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The female and male reproductive systems develop selectively as a result of specific hormonal signals (sex-determining region on the Y chromosome, anti-Mullerian hormone, testosterone/5α-dihydrotestosterone, and estrogens) that lead to further development or regression of embryological structures. Additional hormones (gonadotropin-releasing hormone, follicle-stimulating hormone, luteinizing hormone, progesterone, and human chorionic gonadotropin) influence further development and subsequent adult functions, including the menstrual cycle, fertilization and pregnancy, lactation, and oogenesis/spermatogenesis. These hormones work via signaling proteins, including several variations of G proteins, to selectively activate or inhibit these developmental and functional events.


The reproductive system is derived from the intermediate mesoderm and includes the reproductive organs of both males and females derived from the Wolffian ducts (male), Mullerian ducts (female), and the gonads (male and female), including the testes and ovaries. The influence of hormones and biochemical signals in the formation and activity of the reproductive system is vastly important and, when these signals go awry, disease ensues.

During the initial stages of gestation, all humans begin with both Wolffian and Mullerian ducts and the development of male and female embryos is indistinguishable. At about gestational day 56, further growth and development into male or female sexual organs is dependent on the effects of the sex-determining region of the Y chromosome (sry). In the genetic male, the sry product binds to deoxyribonucleic acid (DNA) and distorts it dramatically out of shape. This alters the properties of the DNA and likely alters the expression of a number of genes. One of these genes produces anti-Mullerian hormone (AMH), a dimeric, glycoprotein hormone also known as Mullerian inhibiting factor (MIF). AMH is produced by Sertoli cells in the testes and signals, via its receptor, a member of the transforming growth factor (TGF)-β I and II receptor family. Binding of AMH to TGF-β type II receptor allows it to bind to the type I receptor. The type I receptor is then able to phosphorylate serine and/or threonine amino acids to activate transcription factors in the nucleus, which regulate gene expression. The presence of AMH leads to full development of the Wolffian ducts and male structures; only a few remnants of the Mullerian ducts survive in males.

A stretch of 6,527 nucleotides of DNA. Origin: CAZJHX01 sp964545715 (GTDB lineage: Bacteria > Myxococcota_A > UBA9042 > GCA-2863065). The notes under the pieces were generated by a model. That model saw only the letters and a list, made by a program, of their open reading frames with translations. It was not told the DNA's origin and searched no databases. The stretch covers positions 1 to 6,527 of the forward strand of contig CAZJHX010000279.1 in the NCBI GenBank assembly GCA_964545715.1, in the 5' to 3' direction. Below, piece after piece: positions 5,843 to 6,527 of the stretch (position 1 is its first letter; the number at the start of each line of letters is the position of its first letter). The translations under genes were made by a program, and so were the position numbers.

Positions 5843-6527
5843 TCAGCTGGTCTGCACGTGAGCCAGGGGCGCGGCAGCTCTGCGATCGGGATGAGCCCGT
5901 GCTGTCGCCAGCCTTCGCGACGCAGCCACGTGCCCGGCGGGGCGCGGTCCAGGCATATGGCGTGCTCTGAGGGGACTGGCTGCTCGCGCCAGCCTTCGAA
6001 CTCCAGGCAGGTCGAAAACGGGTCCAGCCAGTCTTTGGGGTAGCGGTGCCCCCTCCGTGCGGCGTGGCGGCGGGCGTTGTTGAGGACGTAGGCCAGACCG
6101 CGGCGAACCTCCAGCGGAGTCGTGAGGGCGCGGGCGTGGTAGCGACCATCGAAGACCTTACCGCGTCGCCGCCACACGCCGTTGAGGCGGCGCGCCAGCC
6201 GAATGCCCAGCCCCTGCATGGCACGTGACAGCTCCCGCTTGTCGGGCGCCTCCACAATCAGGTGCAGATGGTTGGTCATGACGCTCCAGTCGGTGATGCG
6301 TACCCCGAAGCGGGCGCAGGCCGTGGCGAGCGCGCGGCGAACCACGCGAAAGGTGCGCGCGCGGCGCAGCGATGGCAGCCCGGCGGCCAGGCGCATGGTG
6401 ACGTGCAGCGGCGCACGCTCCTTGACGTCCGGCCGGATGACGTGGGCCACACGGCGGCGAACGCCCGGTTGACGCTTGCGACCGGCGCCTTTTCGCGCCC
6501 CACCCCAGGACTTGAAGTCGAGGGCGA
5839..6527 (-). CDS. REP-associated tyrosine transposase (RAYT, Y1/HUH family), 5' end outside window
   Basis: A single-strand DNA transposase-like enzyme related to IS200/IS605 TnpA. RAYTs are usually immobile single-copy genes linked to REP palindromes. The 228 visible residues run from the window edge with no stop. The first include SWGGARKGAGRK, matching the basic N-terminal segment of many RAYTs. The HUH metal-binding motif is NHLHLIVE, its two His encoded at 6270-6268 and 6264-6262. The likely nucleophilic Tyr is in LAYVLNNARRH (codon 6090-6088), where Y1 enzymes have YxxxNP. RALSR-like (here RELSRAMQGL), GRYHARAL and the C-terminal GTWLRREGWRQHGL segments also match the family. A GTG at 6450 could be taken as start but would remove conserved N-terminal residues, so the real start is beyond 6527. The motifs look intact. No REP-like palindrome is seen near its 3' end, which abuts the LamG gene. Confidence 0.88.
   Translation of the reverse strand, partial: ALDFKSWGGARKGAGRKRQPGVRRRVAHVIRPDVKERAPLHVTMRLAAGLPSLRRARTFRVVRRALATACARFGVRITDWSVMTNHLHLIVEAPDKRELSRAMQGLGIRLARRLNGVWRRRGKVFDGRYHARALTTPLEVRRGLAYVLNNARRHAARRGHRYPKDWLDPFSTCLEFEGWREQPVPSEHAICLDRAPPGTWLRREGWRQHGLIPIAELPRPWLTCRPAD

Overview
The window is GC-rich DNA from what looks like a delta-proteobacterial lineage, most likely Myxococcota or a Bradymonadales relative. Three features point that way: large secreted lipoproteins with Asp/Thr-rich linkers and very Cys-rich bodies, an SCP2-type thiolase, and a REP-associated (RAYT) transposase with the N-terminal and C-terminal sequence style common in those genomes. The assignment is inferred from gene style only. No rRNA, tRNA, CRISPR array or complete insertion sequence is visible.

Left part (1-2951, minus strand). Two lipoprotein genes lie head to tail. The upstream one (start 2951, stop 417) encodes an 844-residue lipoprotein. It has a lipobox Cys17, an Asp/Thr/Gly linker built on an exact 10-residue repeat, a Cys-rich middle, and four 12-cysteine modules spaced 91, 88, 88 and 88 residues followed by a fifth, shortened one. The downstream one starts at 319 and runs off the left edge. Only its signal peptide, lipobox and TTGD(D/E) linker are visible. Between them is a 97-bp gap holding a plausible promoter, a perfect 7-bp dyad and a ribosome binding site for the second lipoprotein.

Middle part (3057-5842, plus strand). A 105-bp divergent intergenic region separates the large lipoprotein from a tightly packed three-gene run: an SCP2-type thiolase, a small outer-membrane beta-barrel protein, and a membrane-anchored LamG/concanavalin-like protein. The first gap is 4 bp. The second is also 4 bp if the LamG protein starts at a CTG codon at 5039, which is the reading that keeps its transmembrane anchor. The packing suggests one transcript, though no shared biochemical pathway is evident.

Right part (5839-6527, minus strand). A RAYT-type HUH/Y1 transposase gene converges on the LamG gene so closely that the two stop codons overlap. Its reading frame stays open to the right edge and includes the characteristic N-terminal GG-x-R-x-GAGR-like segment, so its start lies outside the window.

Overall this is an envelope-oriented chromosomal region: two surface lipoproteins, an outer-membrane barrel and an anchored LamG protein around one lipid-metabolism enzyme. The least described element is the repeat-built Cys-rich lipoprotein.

In males, the Leydig cells also appear and testosterone synthesis begins, leading to male sexual characteristics, including testis formation. Testosterone’s effect on the seminiferous tubules (see below) is also critical for modulating signaling and gene expression and, therefore, male development (Figure 20-1). In the absence of sry, embryos spontaneously develop into phenotypic females. With no sry product, AMH and testosterone are not produced and the Wolffian ducts regress with only a few remnants remaining. The mechanism of AMH suppression of Mullerian duct formation is unknown. Further development of the Mullerian ducts creates the female sexual organs and structures. In both sexes, the Wolffian duct is responsible for development of the bladder trigone.


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